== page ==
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Environmental tobacco smoke and the risk of pancreatic cancer among non-smokers: a meta-analysis
  1. Jiachen Zhou1,
  2. Gregory A Wellenius1,
  3. Dominique S Michaud1,2
  1. 1Department of Epidemiology, Brown Public Health Program, Brown University, Providence, Rhode Island, USA
  2. 2Department of Epidemiology and Biostatistics, School of Public Health, Imperial College London, London, UK
  1. Correspondence to Dr Dominique S Michaud, Department of Epidemiology, Brown Public Health Program, Brown University, Box G-S121-2, Providence RI 02912, USA; Dominique_Michaud{at}brown.edu

Abstract

Background Experimental studies have linked exposure to tobacco-specific nitrosamines with pancreatic carcinogenesis. A number of epidemiological studies have examined the association between environmental tobacco smoke (ETS) and risk of pancreatic cancer but they have not yet been jointly summarised.

Objectives To investigate the association between exposure to ETS and risk of pancreatic cancer by systematically reviewing and synthesising the available evidence.

Methods We conducted a comprehensive literature search using MEDLINE and EMBASE and manual searching of the reference lists of the relevant research reports and review articles to identify full texts and abstracts published through October 2011. We used the random-effects model to pool summary relative risks (RR) comparing the highest category of exposure to ETS to people who had never been exposed.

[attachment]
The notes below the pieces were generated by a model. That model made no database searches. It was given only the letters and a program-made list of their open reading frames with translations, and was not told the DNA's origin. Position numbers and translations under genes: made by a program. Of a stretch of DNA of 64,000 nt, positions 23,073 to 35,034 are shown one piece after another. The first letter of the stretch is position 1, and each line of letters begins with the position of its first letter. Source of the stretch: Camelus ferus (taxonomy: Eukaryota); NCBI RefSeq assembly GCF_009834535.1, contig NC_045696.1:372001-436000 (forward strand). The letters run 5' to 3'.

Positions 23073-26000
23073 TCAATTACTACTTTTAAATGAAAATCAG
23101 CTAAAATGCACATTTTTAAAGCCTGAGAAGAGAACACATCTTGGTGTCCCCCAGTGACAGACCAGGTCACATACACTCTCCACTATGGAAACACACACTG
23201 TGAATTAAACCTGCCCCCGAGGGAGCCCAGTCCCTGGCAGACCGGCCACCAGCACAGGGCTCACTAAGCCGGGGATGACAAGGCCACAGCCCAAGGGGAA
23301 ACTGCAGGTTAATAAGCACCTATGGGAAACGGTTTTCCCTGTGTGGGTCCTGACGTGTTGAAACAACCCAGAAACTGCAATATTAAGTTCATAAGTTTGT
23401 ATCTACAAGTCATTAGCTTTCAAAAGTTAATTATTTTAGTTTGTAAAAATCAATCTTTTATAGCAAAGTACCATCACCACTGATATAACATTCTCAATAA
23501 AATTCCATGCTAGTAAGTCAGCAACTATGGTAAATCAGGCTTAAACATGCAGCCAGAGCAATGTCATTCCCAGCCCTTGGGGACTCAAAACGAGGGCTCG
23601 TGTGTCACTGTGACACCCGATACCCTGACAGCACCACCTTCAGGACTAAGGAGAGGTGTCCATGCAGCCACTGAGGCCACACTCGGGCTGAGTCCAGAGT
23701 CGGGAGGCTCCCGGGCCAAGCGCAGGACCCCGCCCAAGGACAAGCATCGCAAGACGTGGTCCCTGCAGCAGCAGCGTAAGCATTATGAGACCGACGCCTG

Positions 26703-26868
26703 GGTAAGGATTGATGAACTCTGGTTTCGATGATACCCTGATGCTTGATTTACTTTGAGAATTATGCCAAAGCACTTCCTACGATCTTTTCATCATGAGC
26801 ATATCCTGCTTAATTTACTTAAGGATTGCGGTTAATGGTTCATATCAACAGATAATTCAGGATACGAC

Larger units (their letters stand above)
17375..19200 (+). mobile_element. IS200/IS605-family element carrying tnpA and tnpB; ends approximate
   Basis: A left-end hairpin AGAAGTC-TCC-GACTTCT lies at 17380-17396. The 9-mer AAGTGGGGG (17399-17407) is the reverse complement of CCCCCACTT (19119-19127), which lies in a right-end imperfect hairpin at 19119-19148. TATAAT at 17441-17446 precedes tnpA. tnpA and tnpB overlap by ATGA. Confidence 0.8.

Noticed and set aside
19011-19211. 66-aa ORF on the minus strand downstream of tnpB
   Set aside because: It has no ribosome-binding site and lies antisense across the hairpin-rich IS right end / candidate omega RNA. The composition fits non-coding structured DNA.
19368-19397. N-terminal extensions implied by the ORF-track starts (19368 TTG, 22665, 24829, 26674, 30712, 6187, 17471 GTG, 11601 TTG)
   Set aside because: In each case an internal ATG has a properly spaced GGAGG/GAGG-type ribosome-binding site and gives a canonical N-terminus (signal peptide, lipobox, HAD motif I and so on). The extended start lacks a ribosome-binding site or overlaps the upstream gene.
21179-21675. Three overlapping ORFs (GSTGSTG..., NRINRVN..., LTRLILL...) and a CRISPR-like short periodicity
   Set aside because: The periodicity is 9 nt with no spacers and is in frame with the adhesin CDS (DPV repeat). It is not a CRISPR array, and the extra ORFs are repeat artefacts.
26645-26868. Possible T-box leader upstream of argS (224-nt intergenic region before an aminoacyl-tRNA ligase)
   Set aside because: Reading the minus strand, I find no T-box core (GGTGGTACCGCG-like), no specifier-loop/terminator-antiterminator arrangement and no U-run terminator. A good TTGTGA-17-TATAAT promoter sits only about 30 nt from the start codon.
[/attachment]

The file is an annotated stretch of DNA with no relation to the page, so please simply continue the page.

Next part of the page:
Results Exposure to ETS during childhood was not associated with risk of pancreatic cancer (three prospective and two retrospective studies; summary RR 1.12;  95% CI 0.89 to 1.43). In addition, no association was found with exposure to ETS during adulthood at home (five prospective and three retrospective studies; summary RR 1.23; 95% CI 0.86 to 1.77) or at work (one prospective and two retrospective studies; summary RR 0.94; 95% CI 0.67 to 1.33).

Conclusions This meta-analysis does not provide evidence for an association between exposure to ETS and risk of pancreatic cancer.

  • General expertise
  • Epidemiology
  • Organ system, disease, disease type
  • Cancer
  • Methodology, speciality
  • Meta-analysis
  • Materials, exposures and occupational groups
  • Environmental tobacco smoke

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Footnotes

  • Competing interests None.

  • Provenance and peer review Not commissioned; externally peer reviewed.

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